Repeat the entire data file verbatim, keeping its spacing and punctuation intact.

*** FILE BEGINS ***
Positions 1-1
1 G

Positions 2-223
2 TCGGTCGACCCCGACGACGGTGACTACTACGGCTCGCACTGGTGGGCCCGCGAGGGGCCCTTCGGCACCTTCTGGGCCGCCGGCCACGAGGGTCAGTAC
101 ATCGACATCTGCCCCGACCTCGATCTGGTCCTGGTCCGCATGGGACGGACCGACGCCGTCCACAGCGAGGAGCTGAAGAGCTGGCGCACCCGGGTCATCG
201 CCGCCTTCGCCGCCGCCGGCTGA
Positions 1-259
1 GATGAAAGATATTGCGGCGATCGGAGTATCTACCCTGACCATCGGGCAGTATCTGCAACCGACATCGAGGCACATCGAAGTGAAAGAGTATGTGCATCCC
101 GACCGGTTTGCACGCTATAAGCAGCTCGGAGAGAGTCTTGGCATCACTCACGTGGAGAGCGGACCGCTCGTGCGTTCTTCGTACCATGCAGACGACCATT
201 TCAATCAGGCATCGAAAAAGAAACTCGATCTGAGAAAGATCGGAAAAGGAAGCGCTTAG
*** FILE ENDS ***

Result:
Positions 1-1
1 G

Positions 2-223
2 TCGGTCGACCCCGACGACGGTGACTACTACGGCTCGCACTGGTGGGCCCGCGAGGGGCCCTTCGGCACCTTCTGGGCCGCCGGCCACGAGGGTCAGTAC
101 ATCGACATCTGCCCCGACCTCGATCTGGTCCTGGTCCGCATGGGACGGACCGACGCCGTCCACAGCGAGGAGCTGAAGAGCTGGCGCACCCGGGTCATCG
201 CCGCCTTCGCCGCCGCCGGCTGA
Positions 1-259
1 GATGAAAGATATTGCGGCGATCGGAGTATCTACCCTGACCATCGGGCAGTATCTGCAACCGACATCGAGGCACATCGAAGTGAAAGAGTATGTGCATCCC
101 GACCGGTTTGCACGCTATAAGCAGCTCGGAGAGAGTCTTGGCATCACTCACGTGGAGAGCGGACCGCTCGTGCGTTCTTCGTACCATGCAGACGACCATT
201 TCAATCAGGCATCGAAAAAGAAACTCGATCTGAGAAAGATCGGAAAAGGAAGCGCTTAG